Brazil’s Digital Backlash

The Brazilian Army’s cybersecurity command actively monitored civilians who took part in protests like this one in São Paulo in 2013. Credit Mauricio Lima for The New York Times
The Brazilian Army’s cybersecurity command actively monitored civilians who took part in protests like this one in São Paulo in 2013. Credit Mauricio Lima for The New York Times

A São Paulo judge sent shock waves across Brazil last month with a ruling that required Brazilian telecommunications operators to block the use of the instant messaging platform WhatsApp for 48 hours. Less than 13 hours later, another São Paulo judge reversed the decision, restoring service. But in the meantime, as many as 100 million Brazilians had been seriously inconvenienced, and civil libertarians around the world looked on with dismay.

Brazilians take their social media very seriously. The country has one of the fastest growing populations of Internet users in the world. Online tools like Facebook, Twitter and WhatsApp are used not only to express opinions; they are an affordable alternative to exorbitantly priced Brazilian telecom providers. One recent study in Brazil found that WhatsApp was used by 93 percent of those surveyed who had Internet access.

The official reason for the judge’s decision to suspend WhatsApp was because its parent company, Facebook, refused to comply with requests to provide personal information and communications records to prosecutors in an investigation into organized crime and drug trafficking. This is not the first time that the Brazilian authorities have jousted with tech companies. Notwithstanding the seriousness of the crimes being investigated, the judge’s action was reckless and represents a potentially longer-term threat to the freedoms of Brazilians.

The ruling was not entirely out of the blue. Brazil’s Congress has been considering legislation that would roll back key provisions of the country’s freshly minted digital bill of rights, known as the Marco Civil da Internet, which was passed in 2014. The new proposal is expected to make it easier for prosecutors to access citizens’ personal information without the nuisance of having to obtain a court order.

Described by critics as “the big spy bill,” it would require Brazilians to register personal details like their home address, telephone number and other private information when accessing websites. It would also expose citizens to possible charges of libel for comments made on social media. At a time when political dissent is vigorous, this bill would surely chill debate.

A key architect of the spy bill is the president of Brazil’s lower house of Congress, Eduardo Cunha. Mr. Cunha was a leading opponent of the Marco Civil and teamed up with the Congress’s evangelical caucus to take it down. Complicating matters, Mr. Cunha is under federal police investigation for corruption and taking bribes, charges he vehemently denies. That aside, groups like the Center for Technology and Society, a think tank based at the Fundação Getulio Vargas law school, argue that the proposed legislation is probably unconstitutional.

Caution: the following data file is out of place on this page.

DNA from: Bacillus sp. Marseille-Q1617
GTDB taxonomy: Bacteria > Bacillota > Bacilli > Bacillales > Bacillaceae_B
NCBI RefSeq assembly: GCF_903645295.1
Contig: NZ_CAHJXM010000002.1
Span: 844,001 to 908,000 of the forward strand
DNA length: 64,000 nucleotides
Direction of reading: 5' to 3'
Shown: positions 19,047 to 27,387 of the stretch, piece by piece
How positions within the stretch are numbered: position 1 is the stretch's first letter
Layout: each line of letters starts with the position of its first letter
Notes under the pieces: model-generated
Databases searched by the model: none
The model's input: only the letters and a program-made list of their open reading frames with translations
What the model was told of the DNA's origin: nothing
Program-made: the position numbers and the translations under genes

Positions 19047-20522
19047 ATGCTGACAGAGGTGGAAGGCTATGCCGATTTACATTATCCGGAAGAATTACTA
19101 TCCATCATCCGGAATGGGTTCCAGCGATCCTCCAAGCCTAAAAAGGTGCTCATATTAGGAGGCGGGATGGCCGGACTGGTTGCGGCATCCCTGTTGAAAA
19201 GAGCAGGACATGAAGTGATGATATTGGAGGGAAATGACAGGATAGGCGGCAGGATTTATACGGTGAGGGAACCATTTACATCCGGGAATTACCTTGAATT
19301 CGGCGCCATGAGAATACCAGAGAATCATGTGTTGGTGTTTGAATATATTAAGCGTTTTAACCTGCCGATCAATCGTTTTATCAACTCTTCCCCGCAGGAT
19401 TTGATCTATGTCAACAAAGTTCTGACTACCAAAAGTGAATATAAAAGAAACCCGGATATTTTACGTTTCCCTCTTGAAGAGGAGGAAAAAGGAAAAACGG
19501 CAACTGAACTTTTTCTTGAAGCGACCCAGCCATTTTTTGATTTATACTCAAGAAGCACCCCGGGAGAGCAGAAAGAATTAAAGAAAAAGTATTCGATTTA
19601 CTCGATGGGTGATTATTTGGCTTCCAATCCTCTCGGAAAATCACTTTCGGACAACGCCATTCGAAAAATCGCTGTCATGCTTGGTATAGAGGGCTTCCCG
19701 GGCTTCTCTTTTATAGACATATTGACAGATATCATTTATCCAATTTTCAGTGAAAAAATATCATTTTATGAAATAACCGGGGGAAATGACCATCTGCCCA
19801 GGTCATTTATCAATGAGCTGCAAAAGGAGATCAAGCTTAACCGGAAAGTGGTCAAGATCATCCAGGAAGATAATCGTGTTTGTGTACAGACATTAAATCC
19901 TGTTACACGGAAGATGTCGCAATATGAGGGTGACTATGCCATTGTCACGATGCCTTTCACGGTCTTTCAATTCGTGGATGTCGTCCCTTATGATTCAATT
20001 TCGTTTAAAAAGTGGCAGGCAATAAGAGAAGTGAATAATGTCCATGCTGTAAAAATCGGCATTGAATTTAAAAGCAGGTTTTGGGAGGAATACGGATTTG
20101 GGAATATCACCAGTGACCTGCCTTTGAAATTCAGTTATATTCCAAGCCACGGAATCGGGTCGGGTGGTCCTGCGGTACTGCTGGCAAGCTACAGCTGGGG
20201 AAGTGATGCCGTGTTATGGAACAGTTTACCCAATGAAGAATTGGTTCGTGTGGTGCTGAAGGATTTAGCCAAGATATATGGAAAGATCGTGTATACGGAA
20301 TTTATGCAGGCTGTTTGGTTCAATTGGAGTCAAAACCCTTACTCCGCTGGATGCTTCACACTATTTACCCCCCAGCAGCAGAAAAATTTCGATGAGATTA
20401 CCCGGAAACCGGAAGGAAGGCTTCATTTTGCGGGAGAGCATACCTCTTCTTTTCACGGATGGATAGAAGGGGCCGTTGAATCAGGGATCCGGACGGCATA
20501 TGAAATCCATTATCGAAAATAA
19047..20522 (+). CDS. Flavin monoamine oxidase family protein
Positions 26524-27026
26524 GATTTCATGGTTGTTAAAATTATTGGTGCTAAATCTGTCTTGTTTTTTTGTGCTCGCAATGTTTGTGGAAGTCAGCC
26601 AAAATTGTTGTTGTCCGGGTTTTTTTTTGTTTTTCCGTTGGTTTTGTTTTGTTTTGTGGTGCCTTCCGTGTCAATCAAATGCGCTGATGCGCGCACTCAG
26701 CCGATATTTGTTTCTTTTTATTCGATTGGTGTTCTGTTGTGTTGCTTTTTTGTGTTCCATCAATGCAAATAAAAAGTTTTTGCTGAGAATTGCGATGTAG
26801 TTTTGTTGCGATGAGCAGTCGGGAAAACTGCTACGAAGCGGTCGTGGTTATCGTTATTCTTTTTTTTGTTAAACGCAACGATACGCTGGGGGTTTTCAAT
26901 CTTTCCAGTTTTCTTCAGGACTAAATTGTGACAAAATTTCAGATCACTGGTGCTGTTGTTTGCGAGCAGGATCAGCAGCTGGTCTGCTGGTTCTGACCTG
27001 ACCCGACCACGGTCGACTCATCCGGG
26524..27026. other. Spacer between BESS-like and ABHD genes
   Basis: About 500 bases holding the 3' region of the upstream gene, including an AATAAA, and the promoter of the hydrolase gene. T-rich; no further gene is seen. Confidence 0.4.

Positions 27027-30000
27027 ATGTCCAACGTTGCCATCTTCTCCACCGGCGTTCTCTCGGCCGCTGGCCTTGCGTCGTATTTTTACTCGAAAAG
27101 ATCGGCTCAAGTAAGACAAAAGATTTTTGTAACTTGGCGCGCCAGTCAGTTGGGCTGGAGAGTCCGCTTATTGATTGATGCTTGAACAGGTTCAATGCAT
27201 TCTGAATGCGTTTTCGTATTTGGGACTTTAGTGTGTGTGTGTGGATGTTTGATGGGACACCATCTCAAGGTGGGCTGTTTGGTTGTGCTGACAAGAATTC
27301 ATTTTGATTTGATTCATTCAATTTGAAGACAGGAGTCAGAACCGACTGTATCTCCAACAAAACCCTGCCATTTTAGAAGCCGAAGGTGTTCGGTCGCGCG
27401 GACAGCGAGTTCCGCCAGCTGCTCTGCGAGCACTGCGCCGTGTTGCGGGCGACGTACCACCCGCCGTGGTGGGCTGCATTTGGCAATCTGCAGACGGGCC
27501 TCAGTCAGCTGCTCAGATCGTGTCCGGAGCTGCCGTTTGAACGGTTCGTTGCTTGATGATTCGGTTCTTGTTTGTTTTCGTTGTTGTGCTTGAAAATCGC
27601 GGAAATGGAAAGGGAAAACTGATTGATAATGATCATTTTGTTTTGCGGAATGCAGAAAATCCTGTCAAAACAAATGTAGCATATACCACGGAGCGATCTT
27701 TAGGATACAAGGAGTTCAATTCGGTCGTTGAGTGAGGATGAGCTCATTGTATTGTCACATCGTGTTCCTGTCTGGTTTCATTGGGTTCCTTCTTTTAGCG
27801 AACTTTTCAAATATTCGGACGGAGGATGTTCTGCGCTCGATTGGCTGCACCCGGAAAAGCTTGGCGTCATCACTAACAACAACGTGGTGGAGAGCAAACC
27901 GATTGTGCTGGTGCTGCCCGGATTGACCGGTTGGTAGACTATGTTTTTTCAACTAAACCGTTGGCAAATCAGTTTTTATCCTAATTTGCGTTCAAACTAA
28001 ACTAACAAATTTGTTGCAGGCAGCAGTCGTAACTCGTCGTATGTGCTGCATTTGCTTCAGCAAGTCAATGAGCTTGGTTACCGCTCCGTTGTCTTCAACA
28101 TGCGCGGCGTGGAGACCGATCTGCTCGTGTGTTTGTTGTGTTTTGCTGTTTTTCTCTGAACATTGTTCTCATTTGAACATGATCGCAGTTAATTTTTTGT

These latest efforts to reduce Brazilians’ digital rights are in stark contrast to the country’s former reputation as a champion of Internet freedom. In the wake of scandals over the United States’ National Security Agency’s collection of Brazilian citizens’ communications and phone-tapping of top government officials in 2013, Brazil’s president, Dilma Rousseff, projected the digital freedom agenda onto the global stage — even raising the issue at the United Nations.

When Brazilian legislators passed the Marco Civil, the government signaled to its citizens and the international community that it took “net neutrality” and digital sovereignty seriously. It was, in effect, declaring that the democratic principles of freedom, privacy and human rights were equally applicable in cyberspace as in the physical world.

That ethos continued in 2014, when Brazil hosted the NETmundial, an Internet governance conference. And just a few months ago, Brazil played host to the Internet Governance Forum, showcasing its “multi-stakeholder approach” as a model for other countries.

Although WhatsApp was soon back online, the damage was done. Brazil’s aspirations to Internet freedom have come into clear conflict with the authorities’ plans to expand the digital surveillance state. And while Brazil boasts on the global stage of its open Internet, it is progressively militarizing its cybersecurity and defense infrastructure.

Consider the response of the authorities to the huge street protests of 2013: The Brazilian Intelligence Agency and the Army’s cybersecurity command actively monitored civilian protesters and politicians. And the government now regularly clashes with tech companies like Apple and Google over access to users’ personal data. Every government deals with similar tensions, but each must strive to strike a balance between protecting civil liberties on one hand, and the possible overreach of a country’s security apparatus on the other.

Having emerged from authoritarian rule just 30 years ago, Brazilians are especially sensitive to encroachments on their basic freedoms, including digital ones. People still remember, for example, how habeas corpus was suspended in the wake of the 1964 military coup. Brazil’s politicians and judges should be more conscious than most of the slippery slope of curbing fundamental rights.

Last month’s judicial injunction, together with retrograde proposals like the spy bill, set a dangerous precedent. For a while, the country looked to be a progressive voice for digital freedom. No one expected Brazil to become a leader in cyber surveillance and censorship.

Robert Muggah is the research director of the Igarapé Institute, an independent think tank based in Rio de Janeiro, where Nathan B. Thompson is a researcher.

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